Safaris & stories
Africa Geographic
Wildlife . People . Travel

My first memory of Graceland is at age six, dancing with my mother to ‘Diamonds on the Soles of her Shoes’ in our garden in England. For me it represented the far-off, exotic land where she was born.

I hadn’t yet been to South Africa, but she’d play me Graceland and tell me about her home in kwaZulu-Natal – the sugar cane farm, the rolling hills and the hot, humid air. Listening to Graceland let me dream, it was my imaginary window onto a world I did not yet know.

Graceland. Photo © Luise Gubb,

Fifteen years later I found myself – a recent journalism graduate – on a press trip in the midst of Zululand. My mother had unfortunately passed away, but there I was…back in her world, travelling north from Durban through a land where mud huts speckle the hills and acacia trees are makeshift bus stops.

It was here that I first met Ladysmith Black Mambazo – the African a-capella group who helped co-write Graceland with Paul Simon. They’d been appointed as tourism ambassadors for the province, and we had the humbling privilege of having them join our media junket.

I distinctly remember the first time I watched them perform live…under a big white marquee, pitched on the lofty rural highlands of Eshowe (the once colonial capital of Zululand). They had me silent and spellbound listening to the lyrics of ‘Homeless’. I felt as if their words were reverberating through me…like when music so powerful seems to melt your inside. It made me think of that day of dancing in the garden…

“Somebody say ih hih ih hih ih, somebody sing hello, hello, hello”

Founding member Joseph Shabalala has an infectious smile, he’s the kind of guy who can’t help but break out into song mid-speech. And when you talk to him about Graceland his eyes light up with a liberating glint…

[quote]We’d started entering local singing competitions and we got so good that people began calling us Mambazo – it means axe in Zulu and a word used to describe our ability to ‘chop down’ the competition. We got a local recording contract and then Paul Simon heard about us…He got in contact with us and travelled to Africa to record the album Graceland….When we collaborated it was a dream come true – that’s when we realised we were going to make it in the world – Joseph Shabalala. [/quote]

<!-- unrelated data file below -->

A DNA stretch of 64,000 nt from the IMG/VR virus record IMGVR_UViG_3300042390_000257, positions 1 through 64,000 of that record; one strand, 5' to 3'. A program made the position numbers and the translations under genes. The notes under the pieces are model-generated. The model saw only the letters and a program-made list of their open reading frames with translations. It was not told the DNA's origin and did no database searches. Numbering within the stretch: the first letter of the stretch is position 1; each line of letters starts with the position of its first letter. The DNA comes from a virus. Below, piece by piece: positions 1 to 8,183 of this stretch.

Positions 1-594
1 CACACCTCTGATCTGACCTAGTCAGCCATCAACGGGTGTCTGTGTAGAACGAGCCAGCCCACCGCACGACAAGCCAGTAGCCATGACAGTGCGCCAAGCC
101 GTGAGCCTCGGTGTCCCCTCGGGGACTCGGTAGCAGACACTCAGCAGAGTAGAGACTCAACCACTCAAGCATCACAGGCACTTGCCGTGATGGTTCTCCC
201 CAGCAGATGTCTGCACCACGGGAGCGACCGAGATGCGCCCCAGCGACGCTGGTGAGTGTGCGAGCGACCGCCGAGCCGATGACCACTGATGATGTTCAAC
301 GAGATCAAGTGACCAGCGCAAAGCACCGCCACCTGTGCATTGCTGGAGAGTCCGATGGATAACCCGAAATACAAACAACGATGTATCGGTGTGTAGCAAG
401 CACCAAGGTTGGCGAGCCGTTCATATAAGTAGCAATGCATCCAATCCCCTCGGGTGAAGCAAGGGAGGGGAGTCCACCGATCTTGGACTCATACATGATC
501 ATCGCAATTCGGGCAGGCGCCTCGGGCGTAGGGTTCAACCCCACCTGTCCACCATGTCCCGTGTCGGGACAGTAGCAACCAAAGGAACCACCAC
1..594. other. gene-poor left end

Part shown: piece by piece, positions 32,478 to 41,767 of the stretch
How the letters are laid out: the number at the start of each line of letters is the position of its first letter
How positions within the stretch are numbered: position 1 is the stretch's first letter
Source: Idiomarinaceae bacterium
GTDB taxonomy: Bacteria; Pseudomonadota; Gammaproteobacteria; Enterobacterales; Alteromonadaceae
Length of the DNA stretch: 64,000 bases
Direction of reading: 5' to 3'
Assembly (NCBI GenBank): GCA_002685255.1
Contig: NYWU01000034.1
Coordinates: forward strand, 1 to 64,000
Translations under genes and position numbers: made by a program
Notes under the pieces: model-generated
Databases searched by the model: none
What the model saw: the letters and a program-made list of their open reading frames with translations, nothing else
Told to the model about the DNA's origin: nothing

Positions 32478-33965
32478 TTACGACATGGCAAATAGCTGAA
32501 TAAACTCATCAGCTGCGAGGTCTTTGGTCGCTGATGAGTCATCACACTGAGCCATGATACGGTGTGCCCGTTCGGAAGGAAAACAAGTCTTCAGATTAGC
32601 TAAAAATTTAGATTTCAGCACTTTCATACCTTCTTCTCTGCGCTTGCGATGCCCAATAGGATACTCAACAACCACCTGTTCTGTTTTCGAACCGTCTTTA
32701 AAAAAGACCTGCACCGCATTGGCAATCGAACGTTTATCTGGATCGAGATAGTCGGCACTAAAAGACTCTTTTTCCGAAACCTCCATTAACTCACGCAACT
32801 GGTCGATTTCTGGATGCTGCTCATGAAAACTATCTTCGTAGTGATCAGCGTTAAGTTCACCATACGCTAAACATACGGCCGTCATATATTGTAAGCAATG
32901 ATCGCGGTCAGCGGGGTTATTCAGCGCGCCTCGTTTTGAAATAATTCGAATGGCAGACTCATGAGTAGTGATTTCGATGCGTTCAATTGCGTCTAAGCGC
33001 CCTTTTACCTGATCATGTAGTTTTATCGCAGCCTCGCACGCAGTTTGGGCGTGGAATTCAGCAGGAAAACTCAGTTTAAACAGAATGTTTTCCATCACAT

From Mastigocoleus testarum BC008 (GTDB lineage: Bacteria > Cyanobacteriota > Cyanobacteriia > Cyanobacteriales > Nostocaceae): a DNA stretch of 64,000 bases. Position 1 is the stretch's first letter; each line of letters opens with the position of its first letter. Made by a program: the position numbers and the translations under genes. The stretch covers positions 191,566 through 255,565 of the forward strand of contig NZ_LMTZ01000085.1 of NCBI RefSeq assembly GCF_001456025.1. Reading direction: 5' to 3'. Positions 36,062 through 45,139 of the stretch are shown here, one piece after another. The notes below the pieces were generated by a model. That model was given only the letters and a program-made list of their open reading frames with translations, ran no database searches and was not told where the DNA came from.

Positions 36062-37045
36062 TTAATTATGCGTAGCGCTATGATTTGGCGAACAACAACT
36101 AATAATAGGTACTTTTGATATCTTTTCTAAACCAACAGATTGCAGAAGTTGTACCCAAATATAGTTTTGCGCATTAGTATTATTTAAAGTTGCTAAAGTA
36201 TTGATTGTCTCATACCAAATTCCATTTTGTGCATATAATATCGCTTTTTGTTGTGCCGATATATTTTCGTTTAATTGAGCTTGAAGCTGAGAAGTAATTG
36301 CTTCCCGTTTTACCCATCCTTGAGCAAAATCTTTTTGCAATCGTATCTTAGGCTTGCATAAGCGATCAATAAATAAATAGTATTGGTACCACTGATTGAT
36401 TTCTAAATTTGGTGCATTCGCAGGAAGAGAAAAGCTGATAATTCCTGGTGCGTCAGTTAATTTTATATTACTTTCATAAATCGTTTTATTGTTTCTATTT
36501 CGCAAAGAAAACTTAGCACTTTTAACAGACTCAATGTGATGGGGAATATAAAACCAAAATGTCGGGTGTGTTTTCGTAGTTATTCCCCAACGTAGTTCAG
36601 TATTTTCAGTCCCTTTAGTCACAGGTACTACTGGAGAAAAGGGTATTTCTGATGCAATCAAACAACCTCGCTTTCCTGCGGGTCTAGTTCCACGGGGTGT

Graceland went on to become a Grammy Award winning, multi platinum selling album – listened and loved by the world-over. Made in the apartheid era, Paul Simon broke a cultural boycott – sanctioned on South Africa by the international community – to travel to the country and collaborate with black artists. What emerged was a sound unheard of by that same international community – the sweet rhythm and melody of African harmony meets southern Louisiana exploded onto the record shelves. A new genre was made – ‘world music’.

It was Graceland that brought the sounds of South Africa from under the fray – it is a music that has swirled inside my head since age six – ‘these are the days of miracle and wonder’ he sang – Graceland let me imagine a land I never knew and cherish memories of people I will never forget. And twenty five years since that game-changing album entered the world – Paul Simon and Ladysmith Black Mambazo are doing it again – with their first reunion tour gig kicking off this weekend in England, the country we first met.

***For Graceland reunion tour dates visit or***

Read my full interview with Ladysmith Black Mambazo in a previous edition of Safari here.


I’m Holly - born and raised in the rural British Counties, my mother began life on a sugar farm in Zululand. After reading Anthropology at university in London, working for a political activist filmmaker in India, and doing a short stint under the bright lights of Bollywood – I decided it was time to return to the motherland. To earn a crust in the name of wanderlust, I finished up a post grad in media and hotfooted around South Africa as a freelance travel journalist.